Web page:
New Data Proves Congestion Pricing is Progressive Policy
Fact Sheets Available for every New York City Council District, State Assembly and Senate District, and U.S. Congressional District in the Metro Region
Citywide, fewer than 5% of commuters would be affected by congestion pricing and low and moderate income communities would gain the most from the policy, a new analysis done by the Tri-State Transportation Campaign and Pratt Center for Community Development reveals.
In no NYC legislative district would more than 7.2% of workers actually incur the charge for their daily commute, and in Assembly Districts where most households earn $40,000 or less, only 2.8% of commuters now drive to the Manhattan Central Business District. In those same districts, 64% of households do not even have access to a car.
“These fact sheets are a valuable tool for policymakers as they consider the merits of congestion pricing,” said Kate Slevin, executive director of the Tri-State Transportation Campaign. “They clearly show that congestion pricing is designed to redistribute the resources of a wealthy few in order to benefit the transit needs of the many. We hope they will help correct some of the misconceptions that have been circulating about the proposed plan.”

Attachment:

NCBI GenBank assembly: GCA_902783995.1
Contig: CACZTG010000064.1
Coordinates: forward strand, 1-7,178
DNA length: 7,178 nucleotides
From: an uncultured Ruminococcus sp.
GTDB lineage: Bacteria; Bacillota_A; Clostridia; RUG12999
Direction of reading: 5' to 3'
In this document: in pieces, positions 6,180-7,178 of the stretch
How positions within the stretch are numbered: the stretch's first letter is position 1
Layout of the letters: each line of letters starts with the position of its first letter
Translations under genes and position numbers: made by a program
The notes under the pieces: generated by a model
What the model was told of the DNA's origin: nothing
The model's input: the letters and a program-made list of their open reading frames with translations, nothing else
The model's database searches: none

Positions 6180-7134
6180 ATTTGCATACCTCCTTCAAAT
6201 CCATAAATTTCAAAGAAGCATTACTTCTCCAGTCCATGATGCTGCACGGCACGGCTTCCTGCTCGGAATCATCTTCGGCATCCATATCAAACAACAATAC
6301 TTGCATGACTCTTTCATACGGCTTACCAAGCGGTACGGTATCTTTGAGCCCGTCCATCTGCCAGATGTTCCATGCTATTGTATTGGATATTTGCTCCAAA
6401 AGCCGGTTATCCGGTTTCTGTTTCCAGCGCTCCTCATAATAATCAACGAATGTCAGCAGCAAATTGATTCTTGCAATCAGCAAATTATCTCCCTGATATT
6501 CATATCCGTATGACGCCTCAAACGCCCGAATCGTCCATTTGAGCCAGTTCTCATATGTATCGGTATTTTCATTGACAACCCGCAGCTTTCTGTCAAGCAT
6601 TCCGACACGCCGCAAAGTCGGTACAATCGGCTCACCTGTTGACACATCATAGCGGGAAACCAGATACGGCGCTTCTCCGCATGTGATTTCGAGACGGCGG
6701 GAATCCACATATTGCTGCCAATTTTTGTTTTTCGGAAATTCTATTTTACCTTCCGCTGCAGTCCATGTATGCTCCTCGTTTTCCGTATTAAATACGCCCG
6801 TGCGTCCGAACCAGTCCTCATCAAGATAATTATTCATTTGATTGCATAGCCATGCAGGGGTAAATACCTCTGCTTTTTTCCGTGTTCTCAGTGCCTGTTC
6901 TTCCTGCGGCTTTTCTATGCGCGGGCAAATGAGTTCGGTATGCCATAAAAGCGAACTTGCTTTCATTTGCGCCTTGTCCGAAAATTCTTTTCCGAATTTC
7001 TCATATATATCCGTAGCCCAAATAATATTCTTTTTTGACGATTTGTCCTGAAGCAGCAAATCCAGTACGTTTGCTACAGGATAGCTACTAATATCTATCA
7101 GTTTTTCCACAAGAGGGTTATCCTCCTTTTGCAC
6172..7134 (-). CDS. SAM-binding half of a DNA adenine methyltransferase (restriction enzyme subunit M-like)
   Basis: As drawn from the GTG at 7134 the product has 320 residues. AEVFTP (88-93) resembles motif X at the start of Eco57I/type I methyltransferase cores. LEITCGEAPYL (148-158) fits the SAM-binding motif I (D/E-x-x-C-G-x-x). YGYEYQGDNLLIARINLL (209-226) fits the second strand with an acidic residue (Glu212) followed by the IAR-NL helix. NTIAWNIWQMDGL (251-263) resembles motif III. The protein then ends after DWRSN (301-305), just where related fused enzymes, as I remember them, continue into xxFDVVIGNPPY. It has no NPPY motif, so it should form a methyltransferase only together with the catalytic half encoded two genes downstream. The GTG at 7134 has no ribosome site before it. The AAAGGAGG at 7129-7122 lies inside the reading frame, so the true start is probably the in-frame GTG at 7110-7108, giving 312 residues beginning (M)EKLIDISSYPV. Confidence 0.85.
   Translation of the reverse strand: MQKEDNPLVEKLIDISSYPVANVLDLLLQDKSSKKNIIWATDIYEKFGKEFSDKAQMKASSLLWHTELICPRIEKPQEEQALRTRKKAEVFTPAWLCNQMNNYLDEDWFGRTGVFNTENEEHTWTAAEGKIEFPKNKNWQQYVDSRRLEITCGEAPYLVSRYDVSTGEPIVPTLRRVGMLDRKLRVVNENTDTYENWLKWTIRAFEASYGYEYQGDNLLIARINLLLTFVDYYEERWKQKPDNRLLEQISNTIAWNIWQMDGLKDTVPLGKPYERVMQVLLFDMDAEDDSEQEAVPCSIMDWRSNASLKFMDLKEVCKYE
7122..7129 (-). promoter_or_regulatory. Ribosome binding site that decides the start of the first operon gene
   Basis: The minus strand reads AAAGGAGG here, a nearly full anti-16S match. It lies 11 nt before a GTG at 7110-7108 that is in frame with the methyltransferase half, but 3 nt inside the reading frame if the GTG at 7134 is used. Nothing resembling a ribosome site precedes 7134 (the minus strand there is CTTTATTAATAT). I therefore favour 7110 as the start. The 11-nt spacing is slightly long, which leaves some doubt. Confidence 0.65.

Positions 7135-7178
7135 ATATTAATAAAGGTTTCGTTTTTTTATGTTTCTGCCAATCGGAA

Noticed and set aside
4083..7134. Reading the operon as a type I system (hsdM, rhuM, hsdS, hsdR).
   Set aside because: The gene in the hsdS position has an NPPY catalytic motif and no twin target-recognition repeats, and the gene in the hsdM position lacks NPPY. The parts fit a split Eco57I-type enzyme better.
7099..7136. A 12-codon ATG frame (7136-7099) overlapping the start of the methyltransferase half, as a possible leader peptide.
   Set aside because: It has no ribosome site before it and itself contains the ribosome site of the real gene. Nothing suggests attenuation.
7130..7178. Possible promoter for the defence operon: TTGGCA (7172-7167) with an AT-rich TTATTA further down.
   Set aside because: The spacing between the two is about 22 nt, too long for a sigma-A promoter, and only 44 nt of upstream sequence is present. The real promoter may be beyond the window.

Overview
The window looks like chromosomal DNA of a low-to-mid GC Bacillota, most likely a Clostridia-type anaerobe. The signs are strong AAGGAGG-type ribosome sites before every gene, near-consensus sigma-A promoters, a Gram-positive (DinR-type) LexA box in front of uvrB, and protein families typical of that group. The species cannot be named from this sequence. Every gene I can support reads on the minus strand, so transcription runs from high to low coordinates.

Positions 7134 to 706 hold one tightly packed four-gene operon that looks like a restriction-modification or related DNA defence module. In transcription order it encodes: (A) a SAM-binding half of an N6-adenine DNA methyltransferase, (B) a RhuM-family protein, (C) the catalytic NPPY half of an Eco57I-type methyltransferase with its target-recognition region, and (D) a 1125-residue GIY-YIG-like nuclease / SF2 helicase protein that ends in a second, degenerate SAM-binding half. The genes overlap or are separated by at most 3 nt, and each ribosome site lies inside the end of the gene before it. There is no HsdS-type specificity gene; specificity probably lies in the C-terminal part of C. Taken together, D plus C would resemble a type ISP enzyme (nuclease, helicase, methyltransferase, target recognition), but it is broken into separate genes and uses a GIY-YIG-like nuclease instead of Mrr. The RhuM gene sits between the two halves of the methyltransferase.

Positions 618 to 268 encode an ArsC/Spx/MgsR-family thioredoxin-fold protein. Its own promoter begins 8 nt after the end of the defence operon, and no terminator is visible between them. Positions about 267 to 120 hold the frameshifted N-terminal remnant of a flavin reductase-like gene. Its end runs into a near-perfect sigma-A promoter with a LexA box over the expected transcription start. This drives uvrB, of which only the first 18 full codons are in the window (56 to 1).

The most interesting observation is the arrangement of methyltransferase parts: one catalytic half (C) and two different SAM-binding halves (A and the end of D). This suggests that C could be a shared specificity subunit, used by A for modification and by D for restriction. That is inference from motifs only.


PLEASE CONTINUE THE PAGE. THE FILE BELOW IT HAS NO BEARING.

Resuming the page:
In all but one Assembly District within New York City, the average income of households with access to a car is 50% higher than for households without access to a car, and in nearly half of districts, average income is twice as high.
“This data confirms that low and moderate income communities have the most to gain and the least to lose from congestion pricing,” said Joan Byron, Director of the Sustainability and Environmental Justice Initiative at the Pratt Center for Community Development. “The reduction in through traffic will mean less pollution and congestion for neighborhoods outside the zone. And revenue from congestion pricing can be invested in immediate, cost-effective improvements like Bus Rapid Transit that will connect underserved communities to economic opportunity.
“To fully deliver on the promise of congestion pricing, the Traffic Congestion Mitigation Commission must create a mechanism that guarantees that the funds generated will go only toward transit improvements, and in which New York’s communities will be fairly represented.”
Based on an analysis of Census data, the analysis includes vehicle ownership rates, income levels for households with and without vehicles, and details about how New York City workers commute. A fact sheet for each district shows how many workers would be impacted by the current congestion pricing plan. The fact sheets are available at www.tstc.org and www.prattcenter.net